City acts against Steenvilla evictees
Long-running battle at Cape Town’s largest social housing complex may have drawn to an end
On Wednesday morning the City of Cape Town’s law enforcement removed the former Steenvilla residents who were living outside the complex on Military Road. This, at least for now, brings to a close a long-running battle that had engulfed the largest social housing project in Cape Town.
On 6 June about 30 households were evicted from Steenvilla. They had not made their rent payments, in some cases for well over a year. About 15 of these families then set up tents on the grass embankment alongside Military Road outside the complex. They named their mini-settlement Plasticville. SOHCO, the non-profit company that manages Steenvilla, hired additional security to guard Steenvilla as tensions rose between the evictees and the residents. Several times in the past month and a half the evictees have protested by burning barricades on Military Road.
Steenvilla has over 700 units. The units are subsidised by the state, allowing SOHCO to charge rents that are below market rates. In 2017 rents at Steenvilla ranged from R1,000 to R3,150 per month.
On Wednesday morning reports came in of police taking action against Plasticville. By 8:30am, when GroundUp visited the area, there was no sign of the makeshift tents, although there was still a large law enforcement presence and activity outside Steenvilla.
Richard Bosman of the City’s Safety and Security Department confirmed that action had been taken. “We removed goods left on the road reserve after we had requested that it be removed.”
“The City laid a trespassing charge with the South African Police Service following the erection of structures on the pavement outside the Steenvilla complex in Military Road, Steenberg,” Bosman said. “Law Enforcement also served notices to the group on 9 July 2018 in terms of the by-law relating to Streets, Public Places and Prevention of Noise Nuisances, but these were disregarded. A joint operation therefore followed early this morning, where SAPS was the lead agency in terms of the trespassing charge that had been laid.”
Beryl Schouw, chairperson of the Steenvilla Action Group as well as a tenant of the complex, who is concerned that she may be evicted, said that law enforcement came at about 4am and “evicted” people who were camping outside Steenvilla. She accused them of failing to produce a court order.
“Small children were left in the cold. Their furniture got more damaged than before. They said they are taking their furniture to Khayelitsha and refused people a chance to take some change of clothes. Some people were left wearing pyjamas. All their stuff is gone,” said Schouw.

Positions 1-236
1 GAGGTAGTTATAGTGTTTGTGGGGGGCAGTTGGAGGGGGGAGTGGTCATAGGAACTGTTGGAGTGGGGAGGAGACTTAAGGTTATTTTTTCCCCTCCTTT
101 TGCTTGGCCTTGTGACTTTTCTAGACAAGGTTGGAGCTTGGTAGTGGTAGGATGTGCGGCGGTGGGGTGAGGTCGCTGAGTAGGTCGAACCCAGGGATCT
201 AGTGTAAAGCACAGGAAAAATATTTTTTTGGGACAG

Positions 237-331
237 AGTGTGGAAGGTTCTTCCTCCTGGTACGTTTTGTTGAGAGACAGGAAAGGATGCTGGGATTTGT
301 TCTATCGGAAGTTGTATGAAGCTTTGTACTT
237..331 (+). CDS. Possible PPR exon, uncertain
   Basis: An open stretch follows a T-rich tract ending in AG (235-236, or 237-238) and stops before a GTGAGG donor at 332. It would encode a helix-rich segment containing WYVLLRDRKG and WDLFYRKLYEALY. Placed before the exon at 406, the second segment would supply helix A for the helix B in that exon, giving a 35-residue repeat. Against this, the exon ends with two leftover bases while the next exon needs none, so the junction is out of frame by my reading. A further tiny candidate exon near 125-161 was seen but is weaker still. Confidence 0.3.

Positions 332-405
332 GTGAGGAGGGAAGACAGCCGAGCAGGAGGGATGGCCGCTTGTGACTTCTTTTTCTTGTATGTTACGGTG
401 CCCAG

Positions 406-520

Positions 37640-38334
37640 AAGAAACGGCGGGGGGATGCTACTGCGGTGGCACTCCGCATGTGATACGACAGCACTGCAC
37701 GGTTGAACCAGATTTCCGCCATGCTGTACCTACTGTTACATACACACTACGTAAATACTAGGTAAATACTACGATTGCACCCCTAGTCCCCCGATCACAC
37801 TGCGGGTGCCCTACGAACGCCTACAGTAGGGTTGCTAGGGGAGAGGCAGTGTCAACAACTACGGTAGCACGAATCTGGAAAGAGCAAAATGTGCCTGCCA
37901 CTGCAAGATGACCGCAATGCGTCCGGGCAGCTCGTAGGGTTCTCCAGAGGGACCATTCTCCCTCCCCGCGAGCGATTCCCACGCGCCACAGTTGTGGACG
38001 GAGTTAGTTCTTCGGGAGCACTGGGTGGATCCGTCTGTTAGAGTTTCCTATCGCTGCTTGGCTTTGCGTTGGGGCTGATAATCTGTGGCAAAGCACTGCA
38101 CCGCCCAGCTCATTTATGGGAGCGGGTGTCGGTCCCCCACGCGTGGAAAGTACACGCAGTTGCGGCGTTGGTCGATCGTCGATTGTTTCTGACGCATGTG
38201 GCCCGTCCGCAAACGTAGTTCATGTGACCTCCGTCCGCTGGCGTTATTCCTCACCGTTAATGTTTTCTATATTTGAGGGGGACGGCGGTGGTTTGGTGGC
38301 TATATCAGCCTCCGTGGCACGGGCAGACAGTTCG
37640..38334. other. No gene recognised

But Bosman said the “15 structures were found to be unoccupied”. He said all furniture and goods found were taken to the City’s pound in Ndabeni “for safekeeping”.
Two stun grenades were fired by SAPS to disperse people. Bosman said that no injuries were reported and no arrests were made.
GroundUp asked if accommodation had been provided to the people living along Military Road, but no answer was given.
The dispute between the City and the “Plasticville” residents as to whether this morning’s action constituted an eviction may yet go to court. But for now the battle over evictions at Steenvilla appears to have at least moved away from the property itself.
We have written in support of state-subsidised rental housing. While not a panacea to the country’s housing crisis, this kind of housing done properly can often — not always — accommodate many more people in better conditions and more affordably than ownership-based RDP houses.
State-subsidised rentals need to be scaled up. Steenvilla is potentially a model of how it can be done.
But at the same time the fraught evictions at Steenvilla have highlighted the downside of state-subsidised rentals: there will always come a time when some families can no longer afford to pay the rent. Without rent being paid, state-subsidised rental complexes like Steenvilla would become unmaintained and degrade into slums.
It is terrible that families had to be evicted from Steenvilla. Many of these families have likely ended up living in tin shacks in the backyards of other people’s homes, with no easy access to toilets, water or electricity. But SOHCO has no reasonable choice other than to proceed with evictions when rents do not get paid, or else the social housing model will fall apart. There are no easy solutions to this quandary.
Nevertheless, it’s fair to ask whether the City of Cape Town is doing enough to accommodate evictees. But currently the resources available for housing are far less than demand. A decade of mass corruption under the Zuma administration has left this disparity even greater.
The evictees have had a torrid enough time so it is with some reluctance we point out a serious strategic error they made. Faced with eviction they aligned themselves with Gayton McKenzie, a convicted gangster who runs a dubious political party called the Patriotic Front.
McKenzie, who appears to have been motivated primarily by seeking publicity from the conflict, covered some legal costs of the residents and perhaps helped stave off their evictions for a while, but the inevitable came. Had the evictees aligned themselves with a group like Reclaim the City, a more principled approach would have been taken and a better outcome for them may have been achieved.
This story and others we have published on the urban land problem have shown (see our stories on Brakpan, for example) there are venal politicians who are making untenable promises or worsening bad situations (e.g. with the EFF’s land registration scheme in Brakpan). The victims of this are invariably the most vulnerable people themselves, those without formal homes.
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